Zimbabwe: New national pledge for Zim school kids sparks controversy
Some parents and churches are up in arms over the pledge, which children will be made to recite every day after singing Zimbabwe's national anthem.
In it, children pledge their allegiance to God and the national flag and pay their respects to "brave fathers and mothers who lost their lives in the Chimurenga [Zimbabwe's 1970s war for independence]."
The Zimbabwe Lawyers for Human Rights (ZLHR) last week filed legal papers to try to have schools stopped from forcing children to recite the pledge. The case is still before the courts.
Church groups including the Brethren In Christ Church and the Christian Alliance have said they will instruct children of their members not to recite the pledge.
In a series of tweets on Monday, Moyo, a former information minister, quoted a section of Zimbabwe's new constitution that says "no person may be compelled to take an oath that is contrary to their religion or their belief."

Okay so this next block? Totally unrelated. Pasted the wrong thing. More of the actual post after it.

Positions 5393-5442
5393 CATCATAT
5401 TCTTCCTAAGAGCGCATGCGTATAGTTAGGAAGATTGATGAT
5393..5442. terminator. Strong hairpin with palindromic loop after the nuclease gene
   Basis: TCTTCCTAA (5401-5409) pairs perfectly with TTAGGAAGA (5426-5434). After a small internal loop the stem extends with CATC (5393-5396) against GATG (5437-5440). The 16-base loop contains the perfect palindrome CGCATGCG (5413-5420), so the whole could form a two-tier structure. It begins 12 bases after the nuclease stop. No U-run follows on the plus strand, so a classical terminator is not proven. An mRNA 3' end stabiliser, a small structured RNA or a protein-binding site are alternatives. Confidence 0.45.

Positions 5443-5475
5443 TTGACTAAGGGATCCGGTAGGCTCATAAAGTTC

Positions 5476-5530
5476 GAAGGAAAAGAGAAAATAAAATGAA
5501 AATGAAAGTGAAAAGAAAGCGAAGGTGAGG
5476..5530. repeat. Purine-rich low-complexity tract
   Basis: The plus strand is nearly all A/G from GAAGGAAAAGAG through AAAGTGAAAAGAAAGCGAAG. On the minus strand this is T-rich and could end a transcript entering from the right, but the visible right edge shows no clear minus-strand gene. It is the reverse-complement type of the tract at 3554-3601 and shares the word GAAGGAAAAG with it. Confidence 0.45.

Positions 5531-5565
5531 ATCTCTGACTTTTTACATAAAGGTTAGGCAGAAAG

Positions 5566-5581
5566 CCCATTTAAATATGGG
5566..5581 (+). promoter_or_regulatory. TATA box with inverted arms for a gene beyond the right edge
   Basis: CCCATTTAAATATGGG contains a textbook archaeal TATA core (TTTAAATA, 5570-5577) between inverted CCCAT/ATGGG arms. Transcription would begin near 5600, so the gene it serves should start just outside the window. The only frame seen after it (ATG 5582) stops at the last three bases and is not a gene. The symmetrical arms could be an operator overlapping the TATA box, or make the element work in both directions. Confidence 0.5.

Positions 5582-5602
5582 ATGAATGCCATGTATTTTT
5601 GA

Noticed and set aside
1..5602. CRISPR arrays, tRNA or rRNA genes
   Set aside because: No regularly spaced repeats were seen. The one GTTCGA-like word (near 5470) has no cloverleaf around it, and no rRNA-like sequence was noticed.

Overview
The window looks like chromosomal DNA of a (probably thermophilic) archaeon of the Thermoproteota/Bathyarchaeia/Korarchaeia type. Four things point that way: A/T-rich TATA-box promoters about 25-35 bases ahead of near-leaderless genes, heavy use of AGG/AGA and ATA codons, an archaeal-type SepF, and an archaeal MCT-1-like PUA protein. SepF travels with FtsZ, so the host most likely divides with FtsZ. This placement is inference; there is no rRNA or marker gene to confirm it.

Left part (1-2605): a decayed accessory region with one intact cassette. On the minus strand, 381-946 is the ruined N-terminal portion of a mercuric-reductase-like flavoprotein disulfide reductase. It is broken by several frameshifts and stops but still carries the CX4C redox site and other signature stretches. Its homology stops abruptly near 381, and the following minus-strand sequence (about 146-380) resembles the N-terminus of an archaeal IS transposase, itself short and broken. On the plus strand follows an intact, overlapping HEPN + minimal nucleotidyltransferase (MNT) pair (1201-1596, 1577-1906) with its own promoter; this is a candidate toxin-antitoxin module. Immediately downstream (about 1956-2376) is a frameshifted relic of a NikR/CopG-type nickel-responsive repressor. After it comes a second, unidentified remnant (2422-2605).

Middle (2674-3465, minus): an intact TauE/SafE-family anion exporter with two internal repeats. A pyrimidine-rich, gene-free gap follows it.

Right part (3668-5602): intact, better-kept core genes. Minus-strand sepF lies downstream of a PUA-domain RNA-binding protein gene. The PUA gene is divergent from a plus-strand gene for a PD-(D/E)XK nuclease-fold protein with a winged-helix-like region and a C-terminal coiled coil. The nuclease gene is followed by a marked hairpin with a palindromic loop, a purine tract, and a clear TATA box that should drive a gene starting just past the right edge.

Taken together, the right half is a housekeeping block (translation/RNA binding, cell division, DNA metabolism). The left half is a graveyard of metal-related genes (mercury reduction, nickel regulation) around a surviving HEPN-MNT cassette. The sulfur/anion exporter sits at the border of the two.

"Court will decide whether the pledge violates [Section] 60 (2)," Moyo said, adding: "I think it would have been better if a school pledge had been included in the constitution as are other oaths."
President Robert Mugabe's government appears to have underestimated the strength of opposition to the pledge. Some analysts suggest this is more about opposing the ruling party itself, which has been in power here since 1980.
Sylvia Utete-Masango, the permanent secretary in the education ministry, told the Chronicle newspaper on Monday: "The words in the pledge talk about hard work, commitment and dignity. I don't know if there are parents who don't want honest and hard-working children."
Zimbabwe's national flag is a focal point for many at the moment after a local pastor, Evan Mawarire, recorded his own conflicted sentiments about the national symbol.
His #ThisFlag movement has received a huge response from Zimbabweans. In recent posts to Facebook, Mawarire is encouraging citizens to "take this flag with you everywhere" between May 1-7.